Machines today are designed with corresponding virtual representations. The physical and digital counterparts exchange data, which is constantly captured by sensors. This way, companies can detect faults earlier in the development phase—and even monitor machinery and components after distribution.show more
A perfect look-alike, just in case
Greater product diversity, higher quality and lower production costs: Digital Twins are revolutionizing how industry works. Virtual twins accompany a physical product from the initial conceptualization and the design process right through production and updates - helping digital machine construction run better.
3D models instead of prototypes
Digital Twins are digital representations of physical machines. In industry, they are used to optimize product design and ensure error-free operation. They are formed on the basis of a high-precision 3D CAD model that has been assigned all the properties and functions of the planned product - from its materials and sensoring systems to the movement and dynamics of the real machine. This is an important step towards identifying malfunctions early and resolving them before the start of production - and eliminating the need for development of a costly prototype.
Constant exchange of data
The twins are constantly in connection with one another - even after production and sale of the physical product. The real machine is outfitted with sensors that send status data to its virtual reproduction on a constant basis. A requirement management system functions as a digital requirements library, gathering the incoming data and comparing it against the specifications by which the product was created.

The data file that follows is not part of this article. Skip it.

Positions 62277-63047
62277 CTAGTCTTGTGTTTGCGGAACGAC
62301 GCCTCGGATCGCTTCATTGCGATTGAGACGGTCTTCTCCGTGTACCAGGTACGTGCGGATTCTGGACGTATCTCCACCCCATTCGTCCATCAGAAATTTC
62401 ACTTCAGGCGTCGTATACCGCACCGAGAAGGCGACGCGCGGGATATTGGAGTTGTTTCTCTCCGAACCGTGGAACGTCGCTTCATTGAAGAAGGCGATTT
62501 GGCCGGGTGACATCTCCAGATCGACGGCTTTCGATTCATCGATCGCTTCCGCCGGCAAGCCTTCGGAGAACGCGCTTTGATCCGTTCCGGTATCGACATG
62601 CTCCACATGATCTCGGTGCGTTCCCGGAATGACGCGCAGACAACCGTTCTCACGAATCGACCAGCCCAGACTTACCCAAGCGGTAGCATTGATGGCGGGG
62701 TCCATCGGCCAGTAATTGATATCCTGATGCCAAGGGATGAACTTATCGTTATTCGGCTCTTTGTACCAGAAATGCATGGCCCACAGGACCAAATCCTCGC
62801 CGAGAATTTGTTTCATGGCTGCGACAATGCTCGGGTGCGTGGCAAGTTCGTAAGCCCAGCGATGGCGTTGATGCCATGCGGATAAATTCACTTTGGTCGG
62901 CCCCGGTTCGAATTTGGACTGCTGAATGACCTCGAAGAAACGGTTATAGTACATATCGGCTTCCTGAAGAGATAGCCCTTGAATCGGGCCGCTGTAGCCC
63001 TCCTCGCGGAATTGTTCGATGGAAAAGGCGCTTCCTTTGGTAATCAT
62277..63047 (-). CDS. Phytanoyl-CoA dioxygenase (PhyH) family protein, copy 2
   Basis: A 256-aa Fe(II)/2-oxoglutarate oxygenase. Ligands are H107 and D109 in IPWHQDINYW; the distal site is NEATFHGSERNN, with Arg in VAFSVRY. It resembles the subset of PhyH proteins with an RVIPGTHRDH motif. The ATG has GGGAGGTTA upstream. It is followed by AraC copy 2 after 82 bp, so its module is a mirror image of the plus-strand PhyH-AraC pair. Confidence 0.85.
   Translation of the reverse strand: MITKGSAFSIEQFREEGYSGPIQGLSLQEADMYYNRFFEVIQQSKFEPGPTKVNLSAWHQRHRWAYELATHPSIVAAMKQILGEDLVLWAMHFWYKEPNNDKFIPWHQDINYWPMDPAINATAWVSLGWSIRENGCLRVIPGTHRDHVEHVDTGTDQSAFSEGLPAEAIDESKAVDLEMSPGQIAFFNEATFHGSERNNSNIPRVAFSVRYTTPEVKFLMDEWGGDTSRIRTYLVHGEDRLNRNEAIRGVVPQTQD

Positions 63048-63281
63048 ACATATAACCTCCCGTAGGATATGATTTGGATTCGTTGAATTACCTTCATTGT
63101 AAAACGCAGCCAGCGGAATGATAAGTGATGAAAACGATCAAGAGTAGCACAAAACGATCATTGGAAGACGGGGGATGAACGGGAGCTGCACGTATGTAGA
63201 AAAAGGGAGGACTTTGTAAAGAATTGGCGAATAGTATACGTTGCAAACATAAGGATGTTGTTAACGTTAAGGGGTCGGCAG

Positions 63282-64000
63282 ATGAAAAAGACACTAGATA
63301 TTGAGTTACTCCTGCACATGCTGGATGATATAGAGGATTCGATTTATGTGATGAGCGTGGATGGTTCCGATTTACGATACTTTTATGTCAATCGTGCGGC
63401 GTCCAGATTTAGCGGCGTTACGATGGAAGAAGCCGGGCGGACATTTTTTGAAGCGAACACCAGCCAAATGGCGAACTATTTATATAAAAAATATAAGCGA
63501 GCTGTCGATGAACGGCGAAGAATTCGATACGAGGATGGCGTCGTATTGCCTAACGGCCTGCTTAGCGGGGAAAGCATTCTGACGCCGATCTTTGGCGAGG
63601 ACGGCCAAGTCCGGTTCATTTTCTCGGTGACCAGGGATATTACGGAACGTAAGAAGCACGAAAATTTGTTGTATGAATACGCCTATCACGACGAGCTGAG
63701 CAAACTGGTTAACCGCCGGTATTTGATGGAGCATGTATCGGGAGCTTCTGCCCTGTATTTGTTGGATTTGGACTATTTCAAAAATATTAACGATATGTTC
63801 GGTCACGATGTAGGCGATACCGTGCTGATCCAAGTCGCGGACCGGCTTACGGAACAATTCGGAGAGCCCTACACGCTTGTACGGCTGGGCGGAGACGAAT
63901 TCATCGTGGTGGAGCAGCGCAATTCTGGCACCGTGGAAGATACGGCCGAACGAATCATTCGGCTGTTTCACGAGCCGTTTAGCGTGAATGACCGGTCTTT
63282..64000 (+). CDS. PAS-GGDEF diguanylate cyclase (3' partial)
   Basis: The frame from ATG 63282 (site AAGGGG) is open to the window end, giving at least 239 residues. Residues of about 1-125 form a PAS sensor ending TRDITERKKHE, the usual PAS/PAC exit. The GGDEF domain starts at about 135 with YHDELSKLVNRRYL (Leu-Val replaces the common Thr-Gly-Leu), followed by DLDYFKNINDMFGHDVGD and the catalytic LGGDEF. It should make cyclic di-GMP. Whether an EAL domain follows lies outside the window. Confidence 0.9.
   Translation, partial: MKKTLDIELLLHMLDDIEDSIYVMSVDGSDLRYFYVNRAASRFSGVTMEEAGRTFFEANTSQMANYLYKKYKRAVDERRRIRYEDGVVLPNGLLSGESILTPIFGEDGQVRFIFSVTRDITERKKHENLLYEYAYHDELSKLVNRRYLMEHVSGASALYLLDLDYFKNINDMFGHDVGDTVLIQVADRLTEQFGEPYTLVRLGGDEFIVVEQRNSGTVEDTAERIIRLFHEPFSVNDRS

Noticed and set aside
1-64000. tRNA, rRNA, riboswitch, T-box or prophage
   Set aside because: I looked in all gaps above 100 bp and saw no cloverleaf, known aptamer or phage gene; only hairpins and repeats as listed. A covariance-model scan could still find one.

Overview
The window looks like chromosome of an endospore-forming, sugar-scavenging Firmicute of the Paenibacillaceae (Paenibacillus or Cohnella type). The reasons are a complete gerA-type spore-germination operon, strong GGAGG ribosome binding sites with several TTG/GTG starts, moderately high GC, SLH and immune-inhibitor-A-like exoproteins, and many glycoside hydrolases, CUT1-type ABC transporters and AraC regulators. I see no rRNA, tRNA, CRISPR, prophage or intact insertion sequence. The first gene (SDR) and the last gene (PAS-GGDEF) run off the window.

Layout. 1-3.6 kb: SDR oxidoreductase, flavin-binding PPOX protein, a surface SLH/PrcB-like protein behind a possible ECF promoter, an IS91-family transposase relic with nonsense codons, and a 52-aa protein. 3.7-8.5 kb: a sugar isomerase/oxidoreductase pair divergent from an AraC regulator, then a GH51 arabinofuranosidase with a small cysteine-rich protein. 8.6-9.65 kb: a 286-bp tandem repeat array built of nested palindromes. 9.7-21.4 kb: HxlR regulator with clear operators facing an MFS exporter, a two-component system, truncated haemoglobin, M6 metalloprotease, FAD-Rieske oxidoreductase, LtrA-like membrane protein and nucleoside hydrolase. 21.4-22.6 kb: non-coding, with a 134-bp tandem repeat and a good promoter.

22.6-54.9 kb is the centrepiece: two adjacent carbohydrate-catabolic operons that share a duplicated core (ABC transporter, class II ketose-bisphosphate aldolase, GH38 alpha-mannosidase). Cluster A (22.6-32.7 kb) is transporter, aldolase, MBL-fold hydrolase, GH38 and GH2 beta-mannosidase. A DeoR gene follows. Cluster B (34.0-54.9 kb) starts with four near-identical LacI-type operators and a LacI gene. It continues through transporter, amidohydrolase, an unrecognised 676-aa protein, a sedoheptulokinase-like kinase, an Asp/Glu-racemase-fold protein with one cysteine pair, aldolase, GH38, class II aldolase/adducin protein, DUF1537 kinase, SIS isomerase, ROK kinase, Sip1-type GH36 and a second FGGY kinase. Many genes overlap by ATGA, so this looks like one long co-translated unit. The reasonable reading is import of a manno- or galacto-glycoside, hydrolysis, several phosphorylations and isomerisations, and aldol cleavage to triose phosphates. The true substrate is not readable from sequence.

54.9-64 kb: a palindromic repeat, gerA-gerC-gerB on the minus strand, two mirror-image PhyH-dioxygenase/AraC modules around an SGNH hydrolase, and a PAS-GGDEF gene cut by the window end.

If a discrepancy is detected, then engineers can work on potential solutions directly on the digital twin - after which the real machine can then be updated to resolve the problem as quickly as possibly.
IT security for digital twins
To ensure the security of the Digital Twins, a variety of enhanced security measures from the IT realm are needed in industry. Digital industry systems are an especially common target for malicious software, spread through the internet, corporate intranets or external hardware. The concept of "industrial security" is thus not just focused on physical securing of devices through alarm systems and access codes, but also the use of firewalls in corporate networks and walling off of external electronic interfaces. To protect industrial systems against cyber-attacks, manufacturers such as Siemens and Genua Solutions offer solutions to be deployed at all levels to ensure not only system and network security, but also system integrity.
In the future, all stakeholders will be networked: suppliers, producers and customers. The focus now must be put on building a strong network between machine builders, electrical engineers and IT. Digital Factory , the international trade fair for integrated processes and IT solutions, will open its doors at HANNOVER MESSE with a broad spectrum of forums, congresses and special events.
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